Dual concerns should prompt the Sri Lankan Government to fast-track crimes committed against tourists, as is clearly evidenced by the current events unfolding over the murder of a British traveller on Christmas Day 2011.
One obvious outcome would be that the growing shadow over Sri Lanka’s human rights and independence of Judiciary would be stopped and perhaps even made lighter. This would undoubtedly make inroads at the United Nations Human Rights Council (UNHRC) sessions and give credibility to the Government’s claims for safeguarding rule of law.
In addition, and perhaps most importantly, it would end the political impunity in Sri Lanka and empower the masses to be treated as equals. As the country banks on tourism, the increased attacks that are taking place on tourists would seriously hurt lucrative earnings if not nipped in the bud.
On Friday, the brother of murdered British tourist Kuram Shaikh together with British MP Simon Danczuk visited Sri Lanka to find out what progress has been made 15 months after his brother’s death. Nasir made a deeply emotional appeal to the Sri Lankan Government to provide justice to his dead brother, recalling that as a Red Cross worker Kuram had worked in the most dangerous regions in the world attempting to provide assistance even though it was challenging and emotionally draining work. He described how his brother had called Sri Lanka “beautiful” and wanted to return to discover it more intimately. How ironic it is that he died while on holiday and in a place that he believed he would be safe.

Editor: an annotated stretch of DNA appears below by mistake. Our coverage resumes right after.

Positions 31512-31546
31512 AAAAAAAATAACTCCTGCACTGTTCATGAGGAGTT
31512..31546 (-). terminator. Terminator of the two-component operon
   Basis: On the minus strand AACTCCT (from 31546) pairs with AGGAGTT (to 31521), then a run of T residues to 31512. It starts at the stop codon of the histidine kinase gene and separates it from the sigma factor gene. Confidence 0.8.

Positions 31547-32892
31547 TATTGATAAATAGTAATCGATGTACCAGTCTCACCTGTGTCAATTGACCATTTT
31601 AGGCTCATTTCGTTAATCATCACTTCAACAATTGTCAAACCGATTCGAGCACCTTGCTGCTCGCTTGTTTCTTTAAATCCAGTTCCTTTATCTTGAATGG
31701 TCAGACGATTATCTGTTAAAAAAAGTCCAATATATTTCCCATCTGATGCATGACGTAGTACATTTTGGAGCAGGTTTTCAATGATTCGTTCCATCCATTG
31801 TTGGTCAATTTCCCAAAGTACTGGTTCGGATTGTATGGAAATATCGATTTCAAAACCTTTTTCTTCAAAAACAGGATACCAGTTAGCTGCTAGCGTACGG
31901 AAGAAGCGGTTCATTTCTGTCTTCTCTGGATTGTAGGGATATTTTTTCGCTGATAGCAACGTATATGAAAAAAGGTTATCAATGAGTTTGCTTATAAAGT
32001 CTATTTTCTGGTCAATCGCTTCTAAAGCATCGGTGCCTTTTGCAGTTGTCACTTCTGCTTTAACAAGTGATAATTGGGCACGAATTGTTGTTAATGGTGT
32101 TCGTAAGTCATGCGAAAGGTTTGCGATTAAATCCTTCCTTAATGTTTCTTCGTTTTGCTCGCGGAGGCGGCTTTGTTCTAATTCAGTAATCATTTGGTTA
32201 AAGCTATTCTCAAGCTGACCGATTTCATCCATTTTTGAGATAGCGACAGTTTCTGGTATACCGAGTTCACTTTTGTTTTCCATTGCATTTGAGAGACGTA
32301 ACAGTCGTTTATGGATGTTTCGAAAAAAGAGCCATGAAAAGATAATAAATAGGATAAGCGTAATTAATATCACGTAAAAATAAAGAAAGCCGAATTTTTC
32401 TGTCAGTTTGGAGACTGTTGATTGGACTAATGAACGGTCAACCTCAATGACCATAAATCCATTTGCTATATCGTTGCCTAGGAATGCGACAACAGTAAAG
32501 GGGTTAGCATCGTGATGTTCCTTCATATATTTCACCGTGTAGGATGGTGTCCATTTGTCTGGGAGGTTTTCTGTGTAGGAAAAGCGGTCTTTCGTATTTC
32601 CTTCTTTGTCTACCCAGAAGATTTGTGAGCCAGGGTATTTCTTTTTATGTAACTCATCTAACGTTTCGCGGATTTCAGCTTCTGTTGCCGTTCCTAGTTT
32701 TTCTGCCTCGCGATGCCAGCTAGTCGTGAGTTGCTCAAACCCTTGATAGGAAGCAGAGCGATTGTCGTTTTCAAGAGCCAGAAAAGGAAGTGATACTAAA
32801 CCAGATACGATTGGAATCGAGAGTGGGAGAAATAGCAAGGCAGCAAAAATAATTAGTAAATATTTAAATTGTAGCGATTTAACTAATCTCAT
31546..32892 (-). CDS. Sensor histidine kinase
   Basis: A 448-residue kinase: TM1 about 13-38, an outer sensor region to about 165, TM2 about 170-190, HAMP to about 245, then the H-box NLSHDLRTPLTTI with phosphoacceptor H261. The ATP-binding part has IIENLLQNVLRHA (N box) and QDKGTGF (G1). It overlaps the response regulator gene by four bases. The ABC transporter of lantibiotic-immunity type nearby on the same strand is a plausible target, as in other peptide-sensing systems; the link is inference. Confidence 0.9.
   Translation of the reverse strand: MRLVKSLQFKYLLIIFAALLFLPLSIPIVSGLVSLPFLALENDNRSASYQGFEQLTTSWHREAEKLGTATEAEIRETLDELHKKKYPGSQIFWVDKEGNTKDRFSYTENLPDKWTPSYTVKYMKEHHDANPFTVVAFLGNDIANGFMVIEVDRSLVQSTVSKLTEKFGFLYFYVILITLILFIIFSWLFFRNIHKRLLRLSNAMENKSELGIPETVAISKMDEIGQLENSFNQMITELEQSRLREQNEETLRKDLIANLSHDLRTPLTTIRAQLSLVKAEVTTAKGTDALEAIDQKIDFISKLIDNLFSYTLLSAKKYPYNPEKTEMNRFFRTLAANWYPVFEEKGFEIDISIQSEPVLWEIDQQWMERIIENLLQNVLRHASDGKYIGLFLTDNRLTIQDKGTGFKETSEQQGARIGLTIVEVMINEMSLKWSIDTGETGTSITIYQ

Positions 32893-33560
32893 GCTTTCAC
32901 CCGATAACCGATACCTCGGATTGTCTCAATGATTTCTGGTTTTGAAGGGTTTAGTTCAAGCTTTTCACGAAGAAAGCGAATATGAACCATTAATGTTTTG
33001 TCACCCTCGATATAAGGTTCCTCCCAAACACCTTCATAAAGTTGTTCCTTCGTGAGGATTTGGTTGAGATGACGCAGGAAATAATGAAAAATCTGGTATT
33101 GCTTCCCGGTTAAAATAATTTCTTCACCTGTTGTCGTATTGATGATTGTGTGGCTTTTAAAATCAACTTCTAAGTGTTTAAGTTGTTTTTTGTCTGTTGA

Nasir’s visit coincided with another attack of British tourists allegedly by UNP Member of the Sabaragamuwa Provincial Council Sandeep Samarasinghe. According to reports, he had allegedly attacked the two tourists while they were at his restaurant. It resulted in one tourist being admitted to hospital. Reports also detailed that this had provoked Samarasinghe to get himself admitted to a hospital on the charges that he was injured when the tourists assaulted him. This conundrum is awaited by the courts and it can only be hoped that it arrives there soon.
In the case of Kuram, eight suspects including Tangalle Pradeshiya Sabha Chairman (UPFA) Sampath Vidanapathirana were arrested for allegedly killing the British national and sexually assaulting his girlfriend. Under pressure to maintain one of the country’s most lucrative industries, the ruling party initially expelled Vidanapathirana but later quietly allowed him to re-enter its ranks.
This spate of events, Danczuk frankly noted, was a cause of concern, as it smacked of political patronisation. Danczuk insisted that he would continue to call on British Prime Minister David Cameron to boycott the Commonwealth Heads of Government Meeting (CHOGM) in November and would even write to the Queen calling her attention to this sad state of affairs.
This disgruntlement was worsened by the refusal of Sri Lanka’s Senior Ministers to meet with the pair, despite early requests. Even President Mahinda Rajapaksa and his brother Economic Development Minister Basil Rajapaksa had received requests that were denied. This was in stark contrast to Nasir’s first visit when he was personally assured by the President that the offenders would be dealt with quickly and effectively. Such mistakes could have deep repercussions for Sri Lanka’s international reputation and economy but at first glance it would seem that no one cares.